Professional astrologer, psychotherapist and teacher, Joseph Crane writes openly to modern astrologers about ideas and techniques from the past. A gifted teacher, Crane conveys the most difficult material from the late Hellenistic and medieval periods in a manner that is easy to read, understand and apply to your own charts. As our first secondary source work, A Practical Guide to Traditional Astrology is a first must read for all astrologers. Crane is empowered with an understanding of both ancient and modern technique that is difficult to master, and for this deserves much respect.
A Practical Guide to Traditional Astrology consists of an introduction plus six chapters. The first chapter, titled Traditional Planetary Dignity and Disposition, is a thorough introduction to nature and usage of the five essential dignities, both in the ancient and medieval traditions.
The second chapter, Angles and Houses, covers the differences between ancient and modern uses of houses and pays special attention to the most ancient house system of all, still in use in Jyotish or Hindu Astrology, the whole-sign or sign-as-house system in which each sign makes up one entire house.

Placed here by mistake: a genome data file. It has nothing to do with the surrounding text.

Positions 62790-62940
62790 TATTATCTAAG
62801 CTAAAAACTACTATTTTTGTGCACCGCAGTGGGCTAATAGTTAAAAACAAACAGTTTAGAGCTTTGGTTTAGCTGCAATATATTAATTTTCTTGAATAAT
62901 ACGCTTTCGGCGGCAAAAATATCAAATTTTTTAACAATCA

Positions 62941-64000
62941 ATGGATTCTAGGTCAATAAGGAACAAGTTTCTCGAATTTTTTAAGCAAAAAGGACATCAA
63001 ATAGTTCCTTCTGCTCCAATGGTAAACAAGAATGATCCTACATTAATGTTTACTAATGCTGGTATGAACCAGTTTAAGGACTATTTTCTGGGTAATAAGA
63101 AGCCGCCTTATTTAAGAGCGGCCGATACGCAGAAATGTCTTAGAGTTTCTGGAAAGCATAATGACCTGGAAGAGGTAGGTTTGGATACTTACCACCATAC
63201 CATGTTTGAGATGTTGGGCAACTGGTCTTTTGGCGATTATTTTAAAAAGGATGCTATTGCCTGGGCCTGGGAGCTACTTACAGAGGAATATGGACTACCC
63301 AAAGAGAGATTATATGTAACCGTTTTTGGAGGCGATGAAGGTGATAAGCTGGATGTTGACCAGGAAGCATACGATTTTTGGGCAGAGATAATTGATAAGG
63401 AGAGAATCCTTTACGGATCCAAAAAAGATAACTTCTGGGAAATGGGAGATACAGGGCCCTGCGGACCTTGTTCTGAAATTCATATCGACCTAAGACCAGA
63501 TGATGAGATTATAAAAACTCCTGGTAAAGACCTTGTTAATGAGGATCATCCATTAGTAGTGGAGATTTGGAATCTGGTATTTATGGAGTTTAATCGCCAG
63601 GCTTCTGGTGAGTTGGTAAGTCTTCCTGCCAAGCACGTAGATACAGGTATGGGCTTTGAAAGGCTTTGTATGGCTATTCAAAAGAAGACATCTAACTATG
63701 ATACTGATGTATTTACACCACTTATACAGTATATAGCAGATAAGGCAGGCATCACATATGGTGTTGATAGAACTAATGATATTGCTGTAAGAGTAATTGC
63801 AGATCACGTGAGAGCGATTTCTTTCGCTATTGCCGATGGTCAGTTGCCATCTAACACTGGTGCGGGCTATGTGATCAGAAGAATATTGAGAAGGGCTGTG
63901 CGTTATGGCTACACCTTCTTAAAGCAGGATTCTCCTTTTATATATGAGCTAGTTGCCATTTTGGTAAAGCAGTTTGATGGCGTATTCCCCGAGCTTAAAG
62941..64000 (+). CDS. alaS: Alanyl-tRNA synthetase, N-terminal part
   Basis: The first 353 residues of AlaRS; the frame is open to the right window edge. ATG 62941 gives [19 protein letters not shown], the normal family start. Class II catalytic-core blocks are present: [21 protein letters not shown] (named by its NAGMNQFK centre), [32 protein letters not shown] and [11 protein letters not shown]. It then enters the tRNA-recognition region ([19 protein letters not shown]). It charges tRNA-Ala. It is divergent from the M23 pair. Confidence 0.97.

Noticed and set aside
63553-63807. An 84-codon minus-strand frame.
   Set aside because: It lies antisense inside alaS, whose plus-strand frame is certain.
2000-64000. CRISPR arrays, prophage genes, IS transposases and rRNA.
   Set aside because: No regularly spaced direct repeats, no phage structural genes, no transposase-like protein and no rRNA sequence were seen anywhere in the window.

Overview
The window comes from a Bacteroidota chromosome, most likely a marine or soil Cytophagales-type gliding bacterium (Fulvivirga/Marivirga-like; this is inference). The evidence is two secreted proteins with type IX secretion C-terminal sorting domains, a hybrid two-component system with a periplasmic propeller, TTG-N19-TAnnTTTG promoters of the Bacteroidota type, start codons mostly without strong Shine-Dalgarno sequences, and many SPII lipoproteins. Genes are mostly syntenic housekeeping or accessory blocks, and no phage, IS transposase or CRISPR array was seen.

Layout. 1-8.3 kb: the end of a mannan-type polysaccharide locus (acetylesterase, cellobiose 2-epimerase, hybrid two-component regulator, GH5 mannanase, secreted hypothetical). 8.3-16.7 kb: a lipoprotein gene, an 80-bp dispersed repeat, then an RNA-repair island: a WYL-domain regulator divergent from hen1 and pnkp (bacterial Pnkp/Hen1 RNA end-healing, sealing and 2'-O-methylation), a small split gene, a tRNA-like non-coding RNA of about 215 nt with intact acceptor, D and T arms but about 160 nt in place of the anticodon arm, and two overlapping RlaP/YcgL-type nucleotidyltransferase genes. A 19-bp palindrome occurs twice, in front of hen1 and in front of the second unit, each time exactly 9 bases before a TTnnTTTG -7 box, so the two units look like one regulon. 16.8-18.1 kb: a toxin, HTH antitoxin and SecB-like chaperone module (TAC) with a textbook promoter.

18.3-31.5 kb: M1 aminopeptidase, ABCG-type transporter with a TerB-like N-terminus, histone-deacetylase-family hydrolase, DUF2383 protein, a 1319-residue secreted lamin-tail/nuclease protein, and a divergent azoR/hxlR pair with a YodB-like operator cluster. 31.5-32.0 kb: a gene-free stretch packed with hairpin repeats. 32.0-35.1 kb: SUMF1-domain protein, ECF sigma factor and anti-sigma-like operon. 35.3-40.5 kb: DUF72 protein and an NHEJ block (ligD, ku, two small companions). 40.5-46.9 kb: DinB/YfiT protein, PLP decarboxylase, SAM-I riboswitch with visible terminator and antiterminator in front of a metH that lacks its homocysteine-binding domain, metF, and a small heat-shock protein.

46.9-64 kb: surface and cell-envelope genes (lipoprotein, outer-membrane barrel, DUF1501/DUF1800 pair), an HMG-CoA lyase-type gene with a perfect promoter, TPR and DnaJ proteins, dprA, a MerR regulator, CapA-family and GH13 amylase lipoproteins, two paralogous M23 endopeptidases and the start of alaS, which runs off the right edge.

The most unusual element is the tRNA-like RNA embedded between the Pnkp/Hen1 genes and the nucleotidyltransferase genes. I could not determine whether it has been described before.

The third chapter, Aspects in Hellenistic and Medieval Astrology, covers the uses of aspects in both ancient and medieval astrology and reveals a number of facets of ancient aspect theory largely unknown to modern astrologers.
The fourth chapter, Planets as Significators in Ancient Astrology, reveals the role of the planets in indicating types of personality, categories of employment and many other functions which modern astrology tends to assign to signs or houses.
The fifth chapter, Planetary Sect, is a concise, yet comprehensive, introduction to the behavior of astrological symbols in daytime and nighttime births, also known as sect. Other important issues described include the symbolism of the four qualities, Dry, Hot, Wet, Cold, which are much less well known than the four elements but which are more fundamental than the elements and actually are the basis of the elements.
The sixth chapter, The Phases of the Planets, deals with one of the most difficult areas of traditional Western Astrology, the movements of the planets with respect to the Sun. The tradition is split on basic definitions and how to employ them. This chapter goes a long way to clarifying the issues involved.
Each chapter is liberally illustrated with examples from modern practice designed to illustrate the principles clearly in a way that modern astrologers can understand.
115 Pages Perfect-bound Paper